#7) Beach balls
Tuesday, August 12, 2008
Somewhere, deep in the world of the people whose job it is to publicize concerts, there was once a conversation about how to make hipsters actually smile.
Market Research Dude: We have a problem.
Publicity Chick: We promote Indie bands, we have lots of problems.
Market Research Dude: No. This is something we’re never encountered in all of music history. It’s the hipsters…
Publicity Chick: Haha, of course it is (pours glass of scotch, on the rocks).
Market Research Dude: We give them free performances from the bands they pretend to like, free stuff – towels, keychains, Starbucks™ double shot espresso energy drinks – and we allow them to continue thinking their clothing is fashionable. But no matter what we do, they just won’t smile! Now the bands don’t want to perform in Williamsburg anymore because they say it’s (makes air quotes) “too awkward.”
Publicity Chick: Hmm, yes you’re right, this is critical. We need to find something that will fill their hipster hearts with joy. Perhaps something that reminds them of childhood – you know, before the mockery and ridicule set in; something big and fun and as colorful as all their converse shoes combined…
Market Research Dude: I’ve got it – beach balls. Several over-sized beach balls. Then they can engage in a mass volleyball game while grooving to tunes (in low voice to Publicity Chick) and we all know how much kids these days love to multitask (nudges Publicity Chick with elbow). If that doesn’t put smiles on those pasty white faces nothing will!
Publicity Chick: Brilliant. And did you hear? volleyball is the new kickball.
Initially, the plan appeared to work. When a beach ball is first introduced into a crowd of hipsters, there is sometimes cheering and even an attempt at participation as restless fans lunge for the opportunity to touch the beach ball. This is especially true when the balls are presented to hipsters waiting in line (for example, before the MGMT show at McCarren Park Pool when the doors did not open for approximately 1.5 hours after the advertised time). But after approximately 2 minutes of beach ball circulation during a show, hipsters lose all interest in the beach balls, becoming potential targets for rogue balls, which are heavier than one might think.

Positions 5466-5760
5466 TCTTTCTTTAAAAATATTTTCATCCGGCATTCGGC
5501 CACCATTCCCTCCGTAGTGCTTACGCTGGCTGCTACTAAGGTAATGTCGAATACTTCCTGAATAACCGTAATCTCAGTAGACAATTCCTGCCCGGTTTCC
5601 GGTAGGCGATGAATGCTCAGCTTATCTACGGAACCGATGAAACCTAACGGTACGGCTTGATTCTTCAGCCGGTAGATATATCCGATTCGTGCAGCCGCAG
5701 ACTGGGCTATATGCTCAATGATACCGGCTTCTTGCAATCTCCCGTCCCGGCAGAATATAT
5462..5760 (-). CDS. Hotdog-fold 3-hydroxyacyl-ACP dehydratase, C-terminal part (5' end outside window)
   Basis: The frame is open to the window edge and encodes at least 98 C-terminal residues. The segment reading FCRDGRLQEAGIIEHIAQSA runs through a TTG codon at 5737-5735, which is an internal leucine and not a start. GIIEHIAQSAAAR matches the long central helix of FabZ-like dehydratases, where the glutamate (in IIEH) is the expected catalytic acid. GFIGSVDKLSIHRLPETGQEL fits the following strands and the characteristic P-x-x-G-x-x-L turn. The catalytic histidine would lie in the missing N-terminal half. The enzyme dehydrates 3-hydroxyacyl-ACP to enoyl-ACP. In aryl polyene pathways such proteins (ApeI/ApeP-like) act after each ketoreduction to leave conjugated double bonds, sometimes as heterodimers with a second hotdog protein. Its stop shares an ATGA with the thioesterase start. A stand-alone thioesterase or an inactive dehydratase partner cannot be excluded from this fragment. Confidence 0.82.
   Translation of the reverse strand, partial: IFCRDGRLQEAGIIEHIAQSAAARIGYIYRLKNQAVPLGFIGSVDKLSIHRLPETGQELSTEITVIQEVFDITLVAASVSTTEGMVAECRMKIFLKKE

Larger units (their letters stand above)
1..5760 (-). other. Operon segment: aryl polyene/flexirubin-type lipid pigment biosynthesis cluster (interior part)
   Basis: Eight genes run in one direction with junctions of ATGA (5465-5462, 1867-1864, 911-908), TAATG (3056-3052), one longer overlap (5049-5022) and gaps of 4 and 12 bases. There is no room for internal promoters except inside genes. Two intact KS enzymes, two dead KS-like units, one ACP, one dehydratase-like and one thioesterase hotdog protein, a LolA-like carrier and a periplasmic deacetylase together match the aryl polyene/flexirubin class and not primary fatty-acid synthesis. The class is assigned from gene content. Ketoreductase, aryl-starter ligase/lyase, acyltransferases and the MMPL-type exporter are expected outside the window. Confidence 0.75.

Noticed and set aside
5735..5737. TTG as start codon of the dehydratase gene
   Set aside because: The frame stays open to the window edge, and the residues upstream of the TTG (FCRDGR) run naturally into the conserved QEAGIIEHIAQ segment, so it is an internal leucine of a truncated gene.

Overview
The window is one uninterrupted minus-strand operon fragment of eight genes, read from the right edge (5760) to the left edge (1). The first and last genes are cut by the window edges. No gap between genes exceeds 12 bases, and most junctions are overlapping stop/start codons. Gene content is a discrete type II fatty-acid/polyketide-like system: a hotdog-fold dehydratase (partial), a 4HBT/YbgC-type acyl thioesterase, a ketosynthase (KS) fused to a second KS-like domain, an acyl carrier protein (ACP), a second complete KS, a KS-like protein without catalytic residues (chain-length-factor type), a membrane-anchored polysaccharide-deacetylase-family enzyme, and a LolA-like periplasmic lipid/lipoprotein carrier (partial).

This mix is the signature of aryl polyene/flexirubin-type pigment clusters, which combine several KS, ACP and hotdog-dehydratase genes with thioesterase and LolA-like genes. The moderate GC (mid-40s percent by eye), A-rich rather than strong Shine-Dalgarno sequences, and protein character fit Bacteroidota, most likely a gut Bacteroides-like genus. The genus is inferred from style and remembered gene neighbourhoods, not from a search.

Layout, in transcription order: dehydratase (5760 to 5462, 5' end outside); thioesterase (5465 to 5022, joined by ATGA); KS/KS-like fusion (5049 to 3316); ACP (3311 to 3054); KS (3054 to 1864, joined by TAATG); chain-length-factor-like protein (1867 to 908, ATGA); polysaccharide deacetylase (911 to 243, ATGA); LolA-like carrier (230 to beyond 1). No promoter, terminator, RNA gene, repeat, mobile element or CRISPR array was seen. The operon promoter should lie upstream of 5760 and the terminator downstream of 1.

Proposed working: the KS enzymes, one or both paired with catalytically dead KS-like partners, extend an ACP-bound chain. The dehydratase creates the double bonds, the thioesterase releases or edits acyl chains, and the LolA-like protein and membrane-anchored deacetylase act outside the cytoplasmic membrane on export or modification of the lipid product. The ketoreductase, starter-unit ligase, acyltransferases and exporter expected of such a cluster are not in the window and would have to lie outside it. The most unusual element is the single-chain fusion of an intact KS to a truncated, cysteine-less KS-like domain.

So despite music promoters’ efforts to liven the spirits of the forlorn hipsters, the beach ball idea turned out to be nothing but a severe annoyance.
At one McCarren pool party, an angry hipster chick standing next to me even went so far as to catch a beach ball and deflate it, attracting boos from a few surrounding hipsters with higher beach ball tolerance levels. This is profound because for a hipster to risk being ridiculed by her peers, and to disregard it when it occurs, there must be an incredibly strong motivating force, which beach ball anxiety appears to produce.
One explanation for this anomalous behavior is that the hipster may have conducted a rudimentary cost-benefit analysis, placing the cost of being ridiculed for deflating a beach ball at a lower magnitude than the benefits gained from avoiding the embarrassment that would ensue should she be struck on the head by a rogue ball.
Also irritating to hipsters is that whenever one of them purposely hits a beach ball into the press area or photo pit at a show, the oblivious photogs and PR apprentices throw them right back. This is done with patronizing graciousness, as if to say “you couldn’t possibly be enjoying the show like I am from back there, so you will probably want to play with this inflatable plastic ball.”
Photo by Jamie Killien.